Last fall, Air Canada CEO Michael Rousseau set fire to Quebec.
Not only did he live there for 14 years without learning the French word, but he found a way to see evidence of Montreal patience in this situation.
The city is happy to be able to thrive without ever uttering the word of the language of a metropolitan country.
Quebecs are in a frenzy. But alas, they do not hold each other for long.
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We learn a strange lesson from this: Quebecs accept that they are yummy, but less accepting of someone wiping their feet over their face to point them out.
However, the day before yesterday, Michael Rousseau had returned to Ottawa with an apology in his bag. Apparently, he also took French lessons. In the ear, it did not sound loud.
At best, he has no gift of languages. It happens. Worse, he doesn’t care much about his French lessons. This is not even very surprising.
One thing is for sure, Michael Rousseau never speaks French. That doesn’t stop him from becoming Air Canada CEO, it doesn’t stop him from doing so.
But do not lie down with this poor man. Michael Russo plays according to Canadian rules and is a French option in Canada. In other words, Canada is a bilingual English-speaking country.
Michael Rousseau took advantage of the neocolonial rule, which did not over-communicate with the English minority and its natives, allowing them to live in Quebec.
We are the blue stain that spoils the portrait of the beautiful great plural Canada. We recognize the Canadian utopia Rednex. Canadian multiculturalism and demographic evolution will end up rebuilding and wiping out “diversity” for success.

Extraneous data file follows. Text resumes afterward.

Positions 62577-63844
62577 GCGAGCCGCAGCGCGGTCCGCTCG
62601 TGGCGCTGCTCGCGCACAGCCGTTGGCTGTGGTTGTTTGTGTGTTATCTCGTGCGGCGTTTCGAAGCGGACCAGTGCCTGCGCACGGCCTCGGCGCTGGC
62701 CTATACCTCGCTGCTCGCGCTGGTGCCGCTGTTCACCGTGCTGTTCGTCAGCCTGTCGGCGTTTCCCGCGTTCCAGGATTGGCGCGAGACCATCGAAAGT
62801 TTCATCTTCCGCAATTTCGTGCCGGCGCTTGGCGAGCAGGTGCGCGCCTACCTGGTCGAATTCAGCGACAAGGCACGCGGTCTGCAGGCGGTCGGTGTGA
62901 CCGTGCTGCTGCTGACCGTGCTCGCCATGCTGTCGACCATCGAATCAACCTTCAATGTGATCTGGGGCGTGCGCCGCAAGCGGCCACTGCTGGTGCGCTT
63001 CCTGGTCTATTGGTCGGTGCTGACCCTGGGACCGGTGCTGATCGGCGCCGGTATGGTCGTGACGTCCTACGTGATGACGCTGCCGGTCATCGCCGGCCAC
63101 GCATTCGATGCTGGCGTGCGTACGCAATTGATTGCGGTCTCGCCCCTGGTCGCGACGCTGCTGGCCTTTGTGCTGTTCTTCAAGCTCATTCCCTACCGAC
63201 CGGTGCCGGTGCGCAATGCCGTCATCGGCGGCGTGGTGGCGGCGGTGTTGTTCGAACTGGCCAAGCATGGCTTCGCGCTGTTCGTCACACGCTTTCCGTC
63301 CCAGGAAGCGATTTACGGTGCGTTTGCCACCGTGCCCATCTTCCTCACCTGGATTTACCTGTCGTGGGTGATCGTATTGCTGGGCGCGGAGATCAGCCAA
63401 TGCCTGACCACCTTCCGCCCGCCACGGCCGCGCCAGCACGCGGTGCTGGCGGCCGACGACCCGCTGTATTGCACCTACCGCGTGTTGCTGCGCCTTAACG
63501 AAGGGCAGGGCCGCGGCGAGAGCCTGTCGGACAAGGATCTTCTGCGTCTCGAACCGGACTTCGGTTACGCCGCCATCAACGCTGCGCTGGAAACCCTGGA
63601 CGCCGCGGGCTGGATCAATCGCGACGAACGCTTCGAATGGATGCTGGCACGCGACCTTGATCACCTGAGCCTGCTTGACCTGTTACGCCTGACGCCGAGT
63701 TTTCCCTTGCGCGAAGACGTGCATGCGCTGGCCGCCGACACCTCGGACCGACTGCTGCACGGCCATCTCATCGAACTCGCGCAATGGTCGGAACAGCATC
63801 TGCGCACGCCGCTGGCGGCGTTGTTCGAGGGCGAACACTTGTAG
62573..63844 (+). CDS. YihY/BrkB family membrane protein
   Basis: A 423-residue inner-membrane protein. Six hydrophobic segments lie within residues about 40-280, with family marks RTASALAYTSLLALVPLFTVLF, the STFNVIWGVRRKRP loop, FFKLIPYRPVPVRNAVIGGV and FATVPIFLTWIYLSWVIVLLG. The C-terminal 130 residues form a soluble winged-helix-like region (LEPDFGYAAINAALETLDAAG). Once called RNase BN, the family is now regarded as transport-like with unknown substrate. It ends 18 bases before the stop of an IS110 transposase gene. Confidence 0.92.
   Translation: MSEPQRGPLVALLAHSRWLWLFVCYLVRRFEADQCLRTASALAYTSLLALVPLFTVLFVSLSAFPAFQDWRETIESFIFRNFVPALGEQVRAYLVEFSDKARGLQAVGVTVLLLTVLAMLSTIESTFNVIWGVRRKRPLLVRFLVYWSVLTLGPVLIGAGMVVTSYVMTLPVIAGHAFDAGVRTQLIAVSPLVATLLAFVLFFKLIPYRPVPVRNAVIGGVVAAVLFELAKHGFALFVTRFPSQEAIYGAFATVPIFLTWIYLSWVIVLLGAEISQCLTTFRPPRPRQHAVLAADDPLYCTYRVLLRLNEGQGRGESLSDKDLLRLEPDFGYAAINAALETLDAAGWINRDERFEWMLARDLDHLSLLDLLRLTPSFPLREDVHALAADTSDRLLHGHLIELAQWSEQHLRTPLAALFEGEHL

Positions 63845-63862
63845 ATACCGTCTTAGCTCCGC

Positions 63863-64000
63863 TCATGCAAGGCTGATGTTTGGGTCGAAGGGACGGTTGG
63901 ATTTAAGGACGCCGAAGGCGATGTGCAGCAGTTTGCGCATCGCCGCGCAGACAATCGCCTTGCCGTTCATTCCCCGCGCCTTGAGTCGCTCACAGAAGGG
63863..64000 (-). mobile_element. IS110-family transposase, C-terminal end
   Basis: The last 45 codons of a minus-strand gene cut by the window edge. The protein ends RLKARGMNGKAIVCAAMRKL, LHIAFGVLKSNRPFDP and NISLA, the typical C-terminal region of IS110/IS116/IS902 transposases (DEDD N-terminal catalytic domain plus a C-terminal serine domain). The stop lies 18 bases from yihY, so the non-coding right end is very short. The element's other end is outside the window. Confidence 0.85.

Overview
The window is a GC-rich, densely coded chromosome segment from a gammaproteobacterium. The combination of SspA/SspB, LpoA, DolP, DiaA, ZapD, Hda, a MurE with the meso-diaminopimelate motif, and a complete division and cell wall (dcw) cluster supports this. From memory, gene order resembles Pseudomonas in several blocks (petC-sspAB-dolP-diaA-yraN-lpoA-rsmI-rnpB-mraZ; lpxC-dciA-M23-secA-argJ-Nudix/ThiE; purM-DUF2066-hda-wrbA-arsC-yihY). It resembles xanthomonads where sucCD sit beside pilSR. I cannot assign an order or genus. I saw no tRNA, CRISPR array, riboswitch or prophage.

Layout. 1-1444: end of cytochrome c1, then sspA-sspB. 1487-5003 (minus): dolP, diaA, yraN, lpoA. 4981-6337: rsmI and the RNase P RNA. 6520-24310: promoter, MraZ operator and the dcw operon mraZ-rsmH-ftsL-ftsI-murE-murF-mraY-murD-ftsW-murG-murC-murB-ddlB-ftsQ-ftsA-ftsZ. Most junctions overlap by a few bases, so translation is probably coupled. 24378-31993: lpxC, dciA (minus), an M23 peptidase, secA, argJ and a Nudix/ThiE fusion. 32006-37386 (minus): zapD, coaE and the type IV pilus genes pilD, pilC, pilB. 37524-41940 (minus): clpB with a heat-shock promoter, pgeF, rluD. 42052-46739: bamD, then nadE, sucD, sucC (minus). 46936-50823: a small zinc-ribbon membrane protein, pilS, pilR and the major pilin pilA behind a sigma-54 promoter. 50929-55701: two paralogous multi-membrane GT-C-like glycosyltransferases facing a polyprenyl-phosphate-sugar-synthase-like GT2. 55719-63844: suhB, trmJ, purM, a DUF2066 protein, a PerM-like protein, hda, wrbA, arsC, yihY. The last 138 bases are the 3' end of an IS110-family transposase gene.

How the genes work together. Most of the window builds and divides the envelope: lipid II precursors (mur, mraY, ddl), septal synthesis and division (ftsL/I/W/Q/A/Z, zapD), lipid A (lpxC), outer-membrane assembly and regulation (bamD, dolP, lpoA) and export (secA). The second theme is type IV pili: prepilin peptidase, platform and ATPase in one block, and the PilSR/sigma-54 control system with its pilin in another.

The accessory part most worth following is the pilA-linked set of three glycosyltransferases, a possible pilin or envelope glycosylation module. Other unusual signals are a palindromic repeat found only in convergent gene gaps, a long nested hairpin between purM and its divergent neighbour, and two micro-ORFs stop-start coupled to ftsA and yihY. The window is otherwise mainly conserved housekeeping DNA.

But some of these are unforgivable.
I’m talking about those who pretend to be offended by Michael Rousseau’s lack of respect for the French language, but about those who make the federal system possible without embarrassment (and perhaps with some interest).
We know them.
They pretend to be critical of the situation, but they particularly agitate against the strengthening of Act 101 and shout out in anger against its possible application to the CEGEP.
The Legalt government is satisfied with the scoops, but they are aggressive towards the English community.
They claim to celebrate “diversity,” but to say that it is the only community in Quebec is more than all about telling the historic French-speaking majority to take its hole.
Michael Rousseau angered them because he revealed the true nature of the system in which they pledged allegiance and that they were the wealthiest broadcast belt in Quebec.
The facts, however, are adamant: Michael Rousseau is well-informed about the future of Quebec in Canada: a country where French-speaking Quebecs are useless, annoying and over-represented.